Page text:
More MBS Coverage TRAVERSE CITY, MI – United we stand; divided we fall is more than a credo. It represents an attitudinal sea change and a new business model emerging in today's auto industry, says William L. Kozyra, president-Continental Teves North America.

When his father was an independent supplier, the industry was stable; simpler; predictable; and knowable. Today, it is global; technology's impact can be disruptive; and the pace is relentless, Kozyra says.

Survival now entails “new ways of structuring our relationships, new ways of interacting with one another and new ways of solving business problems,” he says.

Kozyra talks about his new model for collaboration today at the 2005 Management Briefing Seminars here.

Bill Kozyra, president-Continental Teves North America

The goal is a collective wisdom, derived from a network potentially of millions that can be tapped by participants for innovation and expertise that can be pulled through the supply chain.

The benefits: faster speed to market; the ability to assimilate new technologies into products; less bureaucracy; manufacturing flexibility and cost reductions – all culminating in enhanced customer satisfaction, improved margins and higher return on investment.

Kozyra advocates the model as a way to meet today's customer demands for safety, quality, reliability, value and infotainment. It also helps deal with new technologies such as complex but low-volume hybrids, active safety and the increasing use of electronics in today's vehicles.

A collaborative approach also would help the industry deal with fewer players due to consolidation and automotive newcomers, especially from China and India.

He goes so far as to say this kind of approach would have prevented some of the recent, high-profile bankruptcies in the supply community.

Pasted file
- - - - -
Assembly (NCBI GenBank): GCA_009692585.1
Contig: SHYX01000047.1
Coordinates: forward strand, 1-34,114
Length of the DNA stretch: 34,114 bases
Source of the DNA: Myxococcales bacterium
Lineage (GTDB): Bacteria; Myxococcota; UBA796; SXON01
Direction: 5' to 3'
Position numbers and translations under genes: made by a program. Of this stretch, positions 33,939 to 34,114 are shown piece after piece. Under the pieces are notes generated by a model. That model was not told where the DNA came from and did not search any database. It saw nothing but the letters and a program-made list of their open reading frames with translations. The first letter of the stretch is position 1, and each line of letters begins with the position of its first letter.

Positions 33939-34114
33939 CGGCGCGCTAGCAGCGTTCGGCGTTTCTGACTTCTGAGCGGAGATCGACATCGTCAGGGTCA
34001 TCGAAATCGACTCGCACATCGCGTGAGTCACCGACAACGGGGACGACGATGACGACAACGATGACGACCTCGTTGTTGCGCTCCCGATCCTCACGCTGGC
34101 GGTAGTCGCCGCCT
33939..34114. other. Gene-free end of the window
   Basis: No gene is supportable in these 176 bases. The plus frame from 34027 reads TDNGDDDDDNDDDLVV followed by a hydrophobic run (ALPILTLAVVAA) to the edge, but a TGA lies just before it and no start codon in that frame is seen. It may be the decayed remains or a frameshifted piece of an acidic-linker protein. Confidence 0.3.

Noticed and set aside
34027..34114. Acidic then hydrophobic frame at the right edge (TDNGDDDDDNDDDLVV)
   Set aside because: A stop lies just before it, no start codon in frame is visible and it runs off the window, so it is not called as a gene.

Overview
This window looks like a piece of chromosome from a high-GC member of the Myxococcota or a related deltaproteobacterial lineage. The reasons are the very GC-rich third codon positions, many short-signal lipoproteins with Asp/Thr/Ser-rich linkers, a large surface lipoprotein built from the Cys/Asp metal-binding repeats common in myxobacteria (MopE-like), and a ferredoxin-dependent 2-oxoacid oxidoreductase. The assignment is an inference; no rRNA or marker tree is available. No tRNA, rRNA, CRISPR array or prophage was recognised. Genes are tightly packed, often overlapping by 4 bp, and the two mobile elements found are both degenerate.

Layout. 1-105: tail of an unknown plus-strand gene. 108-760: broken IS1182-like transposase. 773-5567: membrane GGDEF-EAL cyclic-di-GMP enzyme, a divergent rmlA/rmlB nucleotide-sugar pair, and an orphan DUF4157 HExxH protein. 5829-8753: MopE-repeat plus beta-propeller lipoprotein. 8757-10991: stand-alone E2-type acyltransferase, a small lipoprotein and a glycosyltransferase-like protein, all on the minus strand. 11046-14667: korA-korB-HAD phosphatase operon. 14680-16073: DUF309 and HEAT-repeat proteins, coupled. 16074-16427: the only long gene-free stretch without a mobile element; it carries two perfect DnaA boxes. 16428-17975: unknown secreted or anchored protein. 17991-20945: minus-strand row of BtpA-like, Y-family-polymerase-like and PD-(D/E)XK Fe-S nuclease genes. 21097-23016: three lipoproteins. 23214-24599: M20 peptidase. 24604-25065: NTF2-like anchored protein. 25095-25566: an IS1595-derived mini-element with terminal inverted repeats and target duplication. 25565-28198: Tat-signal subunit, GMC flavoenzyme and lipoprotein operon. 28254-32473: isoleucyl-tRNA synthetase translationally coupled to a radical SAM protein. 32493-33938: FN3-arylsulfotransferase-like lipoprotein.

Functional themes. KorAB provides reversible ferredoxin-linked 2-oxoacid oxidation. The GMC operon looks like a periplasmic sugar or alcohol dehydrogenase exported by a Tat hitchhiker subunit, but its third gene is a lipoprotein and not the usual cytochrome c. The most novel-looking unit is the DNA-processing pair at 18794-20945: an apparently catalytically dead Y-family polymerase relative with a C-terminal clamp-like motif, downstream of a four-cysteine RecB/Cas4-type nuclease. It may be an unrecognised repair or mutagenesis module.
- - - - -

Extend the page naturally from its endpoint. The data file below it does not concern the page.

“What's evolving is a group of 'super suppliers' who are fast, smart, rich and global,” Kozyra says, including Continental, that are competing in a world where vehicle prices are decreasing and cost pressures are increasing.

From this turbulent period is emerging a business model based on “multi-enterprise collaboration,” he says.

Auto maker is pairing with auto maker and supplier with supplier to pursue common goals. Problem solving occurs, when the “right people are being brought together at the right time to crack new technologies and to resolve industry challenges,” he says.

It could even prove a panacea to strained relationships between suppliers and the Big Three, compared with what Kozyra sees as a more constructive relationship with Toyota Motor Corp.

Already numerous examples abound:

  • General Motors Corp. and DaimlerChrysler AG are developing a hybrid-electric powertrain system for use in GM, Chrysler and Mercedes brand vehicles beginning in 2007. (See related story: GM, DC Reach Hybrid Pact)

  • GM, DC and the U.S. Dept. of Energy have a pact to develop fuel-cell vehicles over the next 15 years, and other partners are involved in evaluation and development of a hydrogen infrastructure.

  • Ford Motor Co. and GM are investing $1 billion to engineer and build a jointly developed 6-speed automatic transmission for front- and all-wheel drive vehicles due to hit the market in 2006 and beyond. (See related story: GM, Ford Earmark Three Plants for New 6-Speed)